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Elizabeth A. Drew

  • No age is the Law and the Prophets. We are eternally sowing our future and reaping our past ...

    • Elizabeth A. Drew,
    • introduction, The Modern Novel ()
  • The world is not run by thought, nor by imagination, but by opinion ...

    • Elizabeth A. Drew,
    • "Sex Simplexes and Complexes," The Modern Novel ()
  • The test of literature is, I suppose, whether we ourselves live more intensely for the reading of it ...

    • Elizabeth A. Drew,
    • "Is There a 'Feminine' Fiction?" The Modern Novel ()
  • ... the problem of language, of the use of the medium in all its aspects, is the basic problem of any work of literature.

    • Elizabeth A. Drew,
    • "A Note on Technique," The Modern Novel ()
  • The poet is neither an intellectual nor an emotional being alone; he feels his thoughts and thinks his sensations.

  • The raw material of poetry is human experience: all poetry is made from that.

  • How poetry comes to the poet is a mystery.

  • It is not by telling us about life that poetry enriches it; it is by being life.

  • Poetry can only be judged by the standard of the personality that is judging it. We cannot escape our own limitations. Each reader gets the poetry he deserves.

  • ... one of the unconscious functions of poetry, and the chief conscious function of the interpreter of poetry, is to waken the dead.

  • Too often travel, instead of broadening the mind, merely lengthens the conversation.

    • Elizabeth A. Drew,
    • in Reader's Digest ()
  • Each age, like each person, has its own likes and dislikes, and the idols of one generation often turn into the skittles of the next.

    • Elizabeth A. Drew,
    • foreword, Poetry: A Modern Guide to Its Understanding and Enjoyment ()
  • The pain of loss, moreover, however agonizing, however haunting in memory, quiets imperceptibly into acceptance as the currents of active living and of fresh emotions flow over it.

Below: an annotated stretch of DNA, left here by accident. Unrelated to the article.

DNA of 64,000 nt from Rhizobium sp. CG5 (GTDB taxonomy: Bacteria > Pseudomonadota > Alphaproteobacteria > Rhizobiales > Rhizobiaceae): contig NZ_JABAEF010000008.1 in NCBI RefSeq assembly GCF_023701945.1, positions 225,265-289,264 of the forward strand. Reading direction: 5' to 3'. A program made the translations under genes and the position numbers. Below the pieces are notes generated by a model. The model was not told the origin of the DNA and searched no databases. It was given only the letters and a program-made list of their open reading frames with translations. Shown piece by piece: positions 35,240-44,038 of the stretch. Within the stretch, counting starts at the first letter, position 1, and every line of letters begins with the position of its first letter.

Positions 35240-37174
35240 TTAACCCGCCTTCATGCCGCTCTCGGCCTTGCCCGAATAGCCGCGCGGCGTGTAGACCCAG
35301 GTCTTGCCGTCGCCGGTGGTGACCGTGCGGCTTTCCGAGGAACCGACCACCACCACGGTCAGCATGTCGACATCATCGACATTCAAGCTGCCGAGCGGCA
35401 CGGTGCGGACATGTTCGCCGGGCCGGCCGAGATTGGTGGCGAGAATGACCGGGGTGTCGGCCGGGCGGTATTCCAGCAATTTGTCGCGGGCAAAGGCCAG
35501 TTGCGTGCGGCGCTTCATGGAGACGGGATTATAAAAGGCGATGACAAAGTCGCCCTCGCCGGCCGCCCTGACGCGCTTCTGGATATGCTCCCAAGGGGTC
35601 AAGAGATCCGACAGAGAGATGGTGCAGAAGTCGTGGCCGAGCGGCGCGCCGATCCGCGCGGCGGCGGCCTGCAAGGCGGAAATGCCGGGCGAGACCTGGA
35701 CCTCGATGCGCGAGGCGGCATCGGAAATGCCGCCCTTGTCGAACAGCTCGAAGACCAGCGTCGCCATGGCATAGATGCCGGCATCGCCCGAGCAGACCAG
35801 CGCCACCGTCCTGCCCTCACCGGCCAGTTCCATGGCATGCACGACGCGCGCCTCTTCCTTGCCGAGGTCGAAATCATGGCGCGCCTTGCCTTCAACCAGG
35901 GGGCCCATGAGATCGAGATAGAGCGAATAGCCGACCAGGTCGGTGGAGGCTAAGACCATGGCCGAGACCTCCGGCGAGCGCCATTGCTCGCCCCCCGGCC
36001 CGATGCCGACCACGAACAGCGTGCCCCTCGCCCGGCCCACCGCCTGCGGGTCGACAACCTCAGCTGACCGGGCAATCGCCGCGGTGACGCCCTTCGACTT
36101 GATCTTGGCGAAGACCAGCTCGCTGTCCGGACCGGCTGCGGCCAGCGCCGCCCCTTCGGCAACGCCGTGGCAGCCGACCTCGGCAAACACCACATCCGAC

• The poet is first and foremost an individual with a personal vision. His poem is not an event in social history nor a symptom of a literary movement; it is an assertion of the poet's singular identity.

    • Elizabeth A. Drew,
    • "Social Satire," Poetry ()
  • Propaganda has a bad name, but its root meaning is simply to disseminate through a medium, and all writing therefore is propaganda for something. It's a seeding of the self in the consciousness of others.

    • Elizabeth A. Drew,
    • "Social Satire," Poetry ()
  • ... no artist is so close to his raw material as the novelist.

    • Elizabeth A. Drew,
    • "Life and Art in the Novel," The Novel ()
  • ... books are exactly what their authors make them. We have the illusion that stories are in themselves delightful or dull, but it is not so. There are no dull stories, only dull people who write books ...

    • Elizabeth A. Drew,
    • "Life and Art in the Novel," The Novel ()
  • Art is selection and symmetry: it creates the illusion of wholeness within its own strictly imposed outlines.

    • Elizabeth A. Drew,
    • "Life and Art in the Novel," The Novel ()
  • It takes two to write a letter as much as it takes two to make a quarrel.

    • Elizabeth A. Drew,
    • title essay, The Literature of Gossip ()

Elizabeth A. Drew, Singapore-born English-U.S. writer, critic, lecturer

(1887 - 1965)